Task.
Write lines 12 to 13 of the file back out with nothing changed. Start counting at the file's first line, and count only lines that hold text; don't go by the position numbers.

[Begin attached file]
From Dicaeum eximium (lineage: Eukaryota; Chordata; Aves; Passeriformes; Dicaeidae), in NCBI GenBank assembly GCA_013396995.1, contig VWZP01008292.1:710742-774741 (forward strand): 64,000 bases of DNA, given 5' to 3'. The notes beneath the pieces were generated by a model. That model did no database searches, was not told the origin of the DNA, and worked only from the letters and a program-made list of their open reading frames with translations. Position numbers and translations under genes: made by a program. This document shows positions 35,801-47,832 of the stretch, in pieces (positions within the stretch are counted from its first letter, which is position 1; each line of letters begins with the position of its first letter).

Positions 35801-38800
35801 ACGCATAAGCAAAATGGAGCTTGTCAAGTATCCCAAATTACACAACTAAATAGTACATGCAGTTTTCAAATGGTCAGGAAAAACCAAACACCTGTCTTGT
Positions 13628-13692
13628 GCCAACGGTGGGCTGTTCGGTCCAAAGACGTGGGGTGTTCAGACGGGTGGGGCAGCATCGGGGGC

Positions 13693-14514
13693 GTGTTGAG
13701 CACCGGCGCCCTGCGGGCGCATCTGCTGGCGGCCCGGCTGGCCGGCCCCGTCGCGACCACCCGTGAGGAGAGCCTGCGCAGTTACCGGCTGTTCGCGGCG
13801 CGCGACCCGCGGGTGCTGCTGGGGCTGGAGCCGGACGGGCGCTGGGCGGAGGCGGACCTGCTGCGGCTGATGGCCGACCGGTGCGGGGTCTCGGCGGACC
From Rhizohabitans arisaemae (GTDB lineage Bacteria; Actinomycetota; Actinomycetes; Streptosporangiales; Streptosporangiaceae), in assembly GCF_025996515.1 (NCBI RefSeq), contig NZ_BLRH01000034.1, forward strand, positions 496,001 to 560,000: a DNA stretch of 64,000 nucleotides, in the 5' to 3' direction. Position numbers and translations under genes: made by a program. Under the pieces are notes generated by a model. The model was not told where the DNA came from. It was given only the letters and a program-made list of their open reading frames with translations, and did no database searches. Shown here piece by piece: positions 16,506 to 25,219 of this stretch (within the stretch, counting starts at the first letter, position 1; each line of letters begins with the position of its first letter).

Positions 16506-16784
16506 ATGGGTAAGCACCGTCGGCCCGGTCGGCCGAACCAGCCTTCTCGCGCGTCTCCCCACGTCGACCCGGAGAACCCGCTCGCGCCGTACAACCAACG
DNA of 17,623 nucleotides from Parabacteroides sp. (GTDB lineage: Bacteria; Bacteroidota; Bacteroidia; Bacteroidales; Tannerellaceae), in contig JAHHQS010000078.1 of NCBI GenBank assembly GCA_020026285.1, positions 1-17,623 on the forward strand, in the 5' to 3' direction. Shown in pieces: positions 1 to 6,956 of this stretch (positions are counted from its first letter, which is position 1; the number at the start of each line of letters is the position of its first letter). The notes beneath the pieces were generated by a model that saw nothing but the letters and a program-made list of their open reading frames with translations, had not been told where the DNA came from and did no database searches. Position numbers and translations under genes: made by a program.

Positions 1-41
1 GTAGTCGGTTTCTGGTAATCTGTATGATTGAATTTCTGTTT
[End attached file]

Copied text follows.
16506 ATGGGTAAGCACCGTCGGCCCGGTCGGCCGAACCAGCCTTCTCGCGCGTCTCCCCACGTCGACCCGGAGAACCCGCTCGCGCCGTACAACCAACG
DNA of 17,623 nucleotides from Parabacteroides sp. (GTDB lineage: Bacteria; Bacteroidota; Bacteroidia; Bacteroidales; Tannerellaceae), in contig JAHHQS010000078.1 of NCBI GenBank assembly GCA_020026285.1, positions 1-17,623 on the forward strand, in the 5' to 3' direction. Shown in pieces: positions 1 to 6,956 of this stretch (positions are counted from its first letter, which is position 1; the number at the start of each line of letters is the position of its first letter). The notes beneath the pieces were generated by a model that saw nothing but the letters and a program-made list of their open reading frames with translations, had not been told where the DNA came from and did no database searches. Position numbers and translations under genes: made by a program.